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Full Focus

Dominic Ingham
Role Models

from the album Role Models


'Full Focus' is a series where musicians and others discuss a jazz track or tracks in detail. The idea is that you are able to listen to the track as you read about it. If you have a track on an album that you have recently released where you might like to share the ideas behind it and talk about how it developed - please contact us.


Dominic Ingham Role Models


Dominic Ingham started playing the violin when he was five. His focus then was on classical and folk music and his early playing was based on the Suzuki method. Shin'ichi Suzuki in Japan pioneered the idea that preschool age children could learn to play the violin if the learning steps were small enough and the instrument was scaled down to fit their body. He is quoted as saying “I want to make good citizens. If a child hears fine music from the day of his birth and learns to play it himself, he develops sensitivity, discipline and endurance. He gets a beautiful heart.”

Here is a video comparing Suzuki and Traditional music learning. There are others on YouTube. Dominic's parents are familiar faces in the music scene, both playing saxophone professionally. Like Dominic, his father Richard has been involved in a wide range of musical styles and is Professor of Saxophone at both the University of St Andrews and the Unversity of Aberdeen.



Dominic went on to be named as Junior, Intermediate and Senior musician of the year at the Queen Elizabeth Grammar School in Wakefield and leader of Wakefield Youth Orchestra; he joined the National Youth Orchestra at fifteen and then went to the sixth form at Chetham's School of Music. From being a member of the Yorkshire Young Musicians Scheme based at the Leeds College of Music, Dominic enrolled at the Guildhall School of Music and Drama in London where he studied Jazz Violin while continuing to play classical violin as well. Dominic is also a vocalist and his music reflects the mix of his singing, jazz, folk and classical Dominic Inghambackground creating a distinctive persona.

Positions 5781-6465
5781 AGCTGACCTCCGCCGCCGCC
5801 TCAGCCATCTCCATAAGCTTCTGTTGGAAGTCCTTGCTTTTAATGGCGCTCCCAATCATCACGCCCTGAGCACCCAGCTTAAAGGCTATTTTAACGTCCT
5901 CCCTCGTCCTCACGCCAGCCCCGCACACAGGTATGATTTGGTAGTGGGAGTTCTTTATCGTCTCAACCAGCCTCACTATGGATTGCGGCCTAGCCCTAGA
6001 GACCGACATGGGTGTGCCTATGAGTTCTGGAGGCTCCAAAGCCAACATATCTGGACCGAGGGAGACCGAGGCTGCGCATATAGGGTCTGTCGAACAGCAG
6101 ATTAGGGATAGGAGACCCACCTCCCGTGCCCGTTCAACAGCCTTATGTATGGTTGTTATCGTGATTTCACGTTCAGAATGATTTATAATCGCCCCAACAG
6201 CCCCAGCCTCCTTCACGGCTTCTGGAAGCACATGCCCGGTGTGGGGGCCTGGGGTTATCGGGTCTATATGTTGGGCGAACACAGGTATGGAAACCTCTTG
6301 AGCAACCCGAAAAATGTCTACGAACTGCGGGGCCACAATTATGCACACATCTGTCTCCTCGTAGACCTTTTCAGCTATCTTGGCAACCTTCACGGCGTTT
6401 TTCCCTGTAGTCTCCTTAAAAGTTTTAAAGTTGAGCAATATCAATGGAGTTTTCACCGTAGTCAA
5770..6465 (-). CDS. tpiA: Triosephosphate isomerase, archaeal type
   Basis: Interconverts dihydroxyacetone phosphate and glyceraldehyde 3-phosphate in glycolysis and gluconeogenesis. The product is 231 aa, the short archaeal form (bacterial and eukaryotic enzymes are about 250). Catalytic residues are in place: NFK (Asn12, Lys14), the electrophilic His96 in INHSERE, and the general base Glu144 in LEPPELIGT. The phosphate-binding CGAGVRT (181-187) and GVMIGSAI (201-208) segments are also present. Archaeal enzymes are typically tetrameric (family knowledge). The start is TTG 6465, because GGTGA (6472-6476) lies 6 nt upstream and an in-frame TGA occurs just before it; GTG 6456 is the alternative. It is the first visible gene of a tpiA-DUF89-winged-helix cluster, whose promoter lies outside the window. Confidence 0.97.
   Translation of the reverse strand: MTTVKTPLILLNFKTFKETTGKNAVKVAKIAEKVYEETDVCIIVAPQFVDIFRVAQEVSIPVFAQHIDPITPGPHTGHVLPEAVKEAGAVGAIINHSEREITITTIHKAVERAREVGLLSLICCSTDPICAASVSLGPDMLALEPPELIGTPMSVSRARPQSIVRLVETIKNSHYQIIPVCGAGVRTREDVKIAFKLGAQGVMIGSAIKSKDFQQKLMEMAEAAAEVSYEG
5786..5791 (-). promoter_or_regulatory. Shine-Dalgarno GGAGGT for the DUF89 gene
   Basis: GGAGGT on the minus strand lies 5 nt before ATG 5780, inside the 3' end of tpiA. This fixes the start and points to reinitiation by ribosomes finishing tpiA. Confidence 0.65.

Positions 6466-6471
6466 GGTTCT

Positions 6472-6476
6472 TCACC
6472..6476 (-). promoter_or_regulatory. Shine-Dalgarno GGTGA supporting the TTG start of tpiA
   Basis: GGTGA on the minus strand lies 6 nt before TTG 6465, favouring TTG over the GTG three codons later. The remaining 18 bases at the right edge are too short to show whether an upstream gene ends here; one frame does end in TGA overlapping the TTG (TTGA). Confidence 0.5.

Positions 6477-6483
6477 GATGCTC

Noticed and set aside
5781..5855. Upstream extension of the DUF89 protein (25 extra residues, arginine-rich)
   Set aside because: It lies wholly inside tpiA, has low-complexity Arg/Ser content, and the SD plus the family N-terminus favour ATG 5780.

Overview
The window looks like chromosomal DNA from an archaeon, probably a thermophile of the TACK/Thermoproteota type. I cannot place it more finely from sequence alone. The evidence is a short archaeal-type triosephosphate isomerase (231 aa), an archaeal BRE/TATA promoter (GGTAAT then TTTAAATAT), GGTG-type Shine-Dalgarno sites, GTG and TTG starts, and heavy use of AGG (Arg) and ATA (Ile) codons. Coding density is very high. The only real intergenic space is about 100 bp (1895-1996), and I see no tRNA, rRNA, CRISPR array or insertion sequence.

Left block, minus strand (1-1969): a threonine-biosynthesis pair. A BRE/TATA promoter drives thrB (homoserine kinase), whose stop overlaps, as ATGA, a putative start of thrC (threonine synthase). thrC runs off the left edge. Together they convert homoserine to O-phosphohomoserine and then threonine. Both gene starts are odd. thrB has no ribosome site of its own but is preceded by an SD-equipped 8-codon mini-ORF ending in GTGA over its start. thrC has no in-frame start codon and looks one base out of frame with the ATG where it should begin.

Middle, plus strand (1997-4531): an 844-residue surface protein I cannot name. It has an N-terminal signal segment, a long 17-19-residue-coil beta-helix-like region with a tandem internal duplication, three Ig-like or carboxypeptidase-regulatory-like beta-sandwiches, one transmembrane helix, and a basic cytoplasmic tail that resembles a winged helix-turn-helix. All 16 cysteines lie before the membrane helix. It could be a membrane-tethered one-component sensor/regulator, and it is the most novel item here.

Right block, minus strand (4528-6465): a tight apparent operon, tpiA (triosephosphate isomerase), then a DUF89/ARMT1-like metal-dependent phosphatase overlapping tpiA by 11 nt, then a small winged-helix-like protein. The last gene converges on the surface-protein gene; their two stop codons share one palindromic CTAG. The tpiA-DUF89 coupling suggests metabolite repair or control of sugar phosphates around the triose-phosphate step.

Dominic has continued to play in a wide range of musical settings, including the five piece collective Bonsai, Jonny Mansfield’s Elftet, Camila Meza’s Nectar Orchestra and indie rock band Blaenavon. He has toured extensively across the UK and Europe, playing at prestigious venues and festivals such as Ronnie Scott's club, Love Supreme, Heaven, The Royal Albert Hall, The Barbican and EFG London Jazz Festival. He graduated from the Guildhall in 2019.

In June 2020, Dominic released his debut album Role Models which features Jonny Mansfield (vibraphone), David Swan (piano), Will Sach (bass) and Boz Martin-Jones (drums). The album artwork is by Dutch artist Claudia Hoejenbos. The title of the album acknowledges many of Dominic's role models. Of those who play with him he says: "“These musicians aren’t just my role models, they’re some of my closest friends who I’ll continue to play with for the rest of my life”, but he also pays tribute to American trumpeter Ambrose Akinmusire, saxophonist Walter Smith III and the Chilean guitarist and composer Camila Meza. As you will see from Dominic's article below, pianist Shai Maestro is another and there are many more.


As an introduction to the album, here is a video of the band playing the second track Fall. Note the use of the bass in the mix and here we can see Dominic's use of voice, and the textures created by the instruments in play here. The musicians, individually very talented, clearly interact perfectly.